Ray focused on guilt a lot in his speech. He said that religion’s message is a simple one: “You are never good enough.” He then began to sing a mocking version of “Amazing Grace,” calling it “guilt bullshit.” Ray said that “religions are looking for ways to open you up and infect you. You can’t be infected without a channel or key, and religion creates a guilt pathway.” He claimed that “religion takes things you already do and teaches you to feel guilty about it. You already eat, so let’s make you feel guilty for eating pork.” Instead of acknowledging the cultural roots of religious traditions, he used a wide brush to portray the traditional comports of religious mores as manipulation tactics; in this respect, not only was his perspective historically false, it favored being inflammatory over being intellectually honest. He tried to say that any guilt feelings we have internalized are the fault of religion. My critique is that some of our guilt feelings are culturally conditioned, certainly, but some also just occur organically or are unrelated to religion. It is simply too absolutist to approach religion and guilt as Ray did.

Ultimately, he seemed to be advocating for Atheistic isolationism:

Be careful how you communicate with this demon called the God virus when it comes out. That’s the time to back off because you’re not going anywhere with that person. Their brain’s not working anymore. Religion reorganizes the brain… his brain has been reprogrammed around that one specific thing. He might even be a scientist, but he’s been infected. Religious people don’t even know they’re infected. Remember: they’re infected, not you.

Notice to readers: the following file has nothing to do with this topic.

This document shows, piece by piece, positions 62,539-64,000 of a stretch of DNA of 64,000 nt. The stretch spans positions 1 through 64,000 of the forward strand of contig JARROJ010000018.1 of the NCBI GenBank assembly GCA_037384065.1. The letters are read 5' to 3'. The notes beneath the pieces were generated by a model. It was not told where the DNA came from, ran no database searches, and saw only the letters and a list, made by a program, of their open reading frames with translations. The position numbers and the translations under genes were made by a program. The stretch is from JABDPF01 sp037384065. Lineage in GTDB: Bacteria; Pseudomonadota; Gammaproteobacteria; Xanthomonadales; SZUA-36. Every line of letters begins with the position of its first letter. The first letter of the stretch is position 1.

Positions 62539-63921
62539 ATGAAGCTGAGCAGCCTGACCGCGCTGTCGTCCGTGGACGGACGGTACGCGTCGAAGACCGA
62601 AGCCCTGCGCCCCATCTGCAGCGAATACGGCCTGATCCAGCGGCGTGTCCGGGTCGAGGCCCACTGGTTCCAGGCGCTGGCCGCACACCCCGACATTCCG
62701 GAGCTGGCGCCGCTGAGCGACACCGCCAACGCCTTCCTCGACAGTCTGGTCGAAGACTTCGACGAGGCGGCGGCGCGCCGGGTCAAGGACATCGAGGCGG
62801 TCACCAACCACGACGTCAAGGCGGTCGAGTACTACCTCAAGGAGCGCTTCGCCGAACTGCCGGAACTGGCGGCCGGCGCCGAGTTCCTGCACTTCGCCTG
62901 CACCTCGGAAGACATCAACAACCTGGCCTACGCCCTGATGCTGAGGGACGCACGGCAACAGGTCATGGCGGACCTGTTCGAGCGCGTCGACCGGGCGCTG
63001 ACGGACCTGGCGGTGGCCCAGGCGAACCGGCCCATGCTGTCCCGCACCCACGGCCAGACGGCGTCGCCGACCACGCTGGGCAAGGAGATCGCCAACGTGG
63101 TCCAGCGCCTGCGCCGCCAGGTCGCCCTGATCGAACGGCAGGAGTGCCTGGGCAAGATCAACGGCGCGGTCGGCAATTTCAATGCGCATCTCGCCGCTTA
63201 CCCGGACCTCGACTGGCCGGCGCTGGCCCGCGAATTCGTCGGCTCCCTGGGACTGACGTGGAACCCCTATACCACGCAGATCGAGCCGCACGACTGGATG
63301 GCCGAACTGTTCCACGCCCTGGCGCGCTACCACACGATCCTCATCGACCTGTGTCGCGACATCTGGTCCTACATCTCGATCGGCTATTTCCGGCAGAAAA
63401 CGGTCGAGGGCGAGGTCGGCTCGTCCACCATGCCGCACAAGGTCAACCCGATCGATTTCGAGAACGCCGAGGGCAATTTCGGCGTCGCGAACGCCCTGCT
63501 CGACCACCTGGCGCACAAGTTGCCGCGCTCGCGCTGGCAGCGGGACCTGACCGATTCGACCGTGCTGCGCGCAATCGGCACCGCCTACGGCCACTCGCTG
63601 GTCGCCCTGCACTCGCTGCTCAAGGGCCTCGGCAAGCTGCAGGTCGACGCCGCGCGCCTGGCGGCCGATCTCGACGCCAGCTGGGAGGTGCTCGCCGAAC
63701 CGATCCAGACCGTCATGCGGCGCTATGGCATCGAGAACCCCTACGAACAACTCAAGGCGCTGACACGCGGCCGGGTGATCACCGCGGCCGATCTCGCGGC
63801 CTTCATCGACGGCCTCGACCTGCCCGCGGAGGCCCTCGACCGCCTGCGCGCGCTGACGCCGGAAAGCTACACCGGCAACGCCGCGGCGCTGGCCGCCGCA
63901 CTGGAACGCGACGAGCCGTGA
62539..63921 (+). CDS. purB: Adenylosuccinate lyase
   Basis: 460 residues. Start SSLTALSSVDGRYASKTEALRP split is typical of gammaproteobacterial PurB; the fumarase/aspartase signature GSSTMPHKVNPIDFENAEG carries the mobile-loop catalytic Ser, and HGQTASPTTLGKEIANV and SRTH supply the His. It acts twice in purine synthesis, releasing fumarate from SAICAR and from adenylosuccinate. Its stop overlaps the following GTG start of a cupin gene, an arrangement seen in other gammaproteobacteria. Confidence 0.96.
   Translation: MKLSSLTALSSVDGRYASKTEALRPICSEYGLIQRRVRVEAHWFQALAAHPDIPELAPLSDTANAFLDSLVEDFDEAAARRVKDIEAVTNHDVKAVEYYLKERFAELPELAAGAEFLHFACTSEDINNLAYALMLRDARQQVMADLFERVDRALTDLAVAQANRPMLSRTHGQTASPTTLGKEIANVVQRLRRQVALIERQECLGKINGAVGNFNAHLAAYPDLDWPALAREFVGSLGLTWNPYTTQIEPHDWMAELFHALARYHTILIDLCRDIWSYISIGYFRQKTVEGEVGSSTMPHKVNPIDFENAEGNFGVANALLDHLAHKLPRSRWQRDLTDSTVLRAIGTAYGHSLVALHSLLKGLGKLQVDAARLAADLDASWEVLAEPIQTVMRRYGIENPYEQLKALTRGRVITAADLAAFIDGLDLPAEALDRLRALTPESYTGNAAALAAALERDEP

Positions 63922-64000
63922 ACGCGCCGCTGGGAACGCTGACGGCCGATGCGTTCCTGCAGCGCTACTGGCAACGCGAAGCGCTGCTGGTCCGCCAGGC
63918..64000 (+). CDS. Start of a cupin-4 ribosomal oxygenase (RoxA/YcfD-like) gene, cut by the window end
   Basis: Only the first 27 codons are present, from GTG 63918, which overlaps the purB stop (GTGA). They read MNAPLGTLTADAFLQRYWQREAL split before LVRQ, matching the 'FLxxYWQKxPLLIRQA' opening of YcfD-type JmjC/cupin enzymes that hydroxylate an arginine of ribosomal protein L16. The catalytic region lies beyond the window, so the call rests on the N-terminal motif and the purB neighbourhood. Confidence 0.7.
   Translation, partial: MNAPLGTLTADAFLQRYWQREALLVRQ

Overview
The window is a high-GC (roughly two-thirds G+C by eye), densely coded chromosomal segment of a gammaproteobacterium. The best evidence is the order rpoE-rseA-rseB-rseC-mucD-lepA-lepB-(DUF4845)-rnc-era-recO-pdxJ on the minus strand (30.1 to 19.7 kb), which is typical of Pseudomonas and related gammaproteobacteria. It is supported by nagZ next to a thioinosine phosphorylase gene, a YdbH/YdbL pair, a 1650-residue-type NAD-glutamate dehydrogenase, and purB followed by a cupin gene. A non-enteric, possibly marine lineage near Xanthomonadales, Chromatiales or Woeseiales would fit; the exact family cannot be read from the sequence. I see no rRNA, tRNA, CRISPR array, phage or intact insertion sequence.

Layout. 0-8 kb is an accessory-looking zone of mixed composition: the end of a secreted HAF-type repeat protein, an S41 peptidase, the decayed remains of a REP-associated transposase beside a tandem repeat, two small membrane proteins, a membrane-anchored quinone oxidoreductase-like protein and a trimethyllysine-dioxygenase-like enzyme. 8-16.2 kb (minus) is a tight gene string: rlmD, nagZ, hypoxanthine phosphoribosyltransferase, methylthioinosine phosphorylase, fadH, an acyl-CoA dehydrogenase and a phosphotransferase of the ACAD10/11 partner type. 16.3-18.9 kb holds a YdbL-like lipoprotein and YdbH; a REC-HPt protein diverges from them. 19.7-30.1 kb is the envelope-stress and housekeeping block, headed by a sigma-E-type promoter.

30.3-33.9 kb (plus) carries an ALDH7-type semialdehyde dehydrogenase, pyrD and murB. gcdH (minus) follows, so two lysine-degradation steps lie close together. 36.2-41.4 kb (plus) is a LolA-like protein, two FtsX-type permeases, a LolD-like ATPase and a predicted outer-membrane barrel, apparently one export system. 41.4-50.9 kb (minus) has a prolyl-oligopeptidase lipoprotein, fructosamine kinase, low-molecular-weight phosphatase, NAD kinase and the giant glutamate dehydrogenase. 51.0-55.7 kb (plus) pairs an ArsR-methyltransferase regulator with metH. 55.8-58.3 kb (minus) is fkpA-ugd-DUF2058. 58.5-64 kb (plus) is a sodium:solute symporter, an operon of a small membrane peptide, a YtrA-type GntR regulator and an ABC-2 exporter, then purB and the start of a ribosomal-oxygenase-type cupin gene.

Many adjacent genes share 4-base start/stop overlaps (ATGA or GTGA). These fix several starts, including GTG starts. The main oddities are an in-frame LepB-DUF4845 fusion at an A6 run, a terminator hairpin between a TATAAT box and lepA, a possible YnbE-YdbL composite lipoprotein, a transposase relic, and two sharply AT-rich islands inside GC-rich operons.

On a disturbing sidenote, a member of the audience asked Ray during the Q&A why “more women [seem to be] infected by the God virus.” Ray responded that his best guess is that it is because “women are more often ‘feelers,’ and religion is about emotions.” This essentialistic approach to gender and religious belief, though disturbing, was unsurprising after his similar approach to religion on a larger scale.

Eddie Tabash

tabashConstitutional Lawyer and Eddie Tabash gave a talk titled “Taking Atheism to the General Public, The Time is Now.” He spent a good deal of the talk saying that religion received special treatment from inquiry and should not. His argument was that people think that religious claims deserve critical isolation, which he called a double-standard, decrying the idea that religious claims deserve “respect” in response.

Said Tabash:

Too many people in our country take it for granted, as a horrible premise that is never even examined, that religious claims deserve some special insulation from critical examination and doubt. This is a vicious double standard in which folksy common culture approves of deep skepticism directed against all paranormal claims, unless those claims are safely housed in the context of religion. Then, this same common culture expects even the most outlandish claims to be met, at a minimum, with respectful silence and an artificial forfeiture of the critical examination that would automatically be applied to anything else.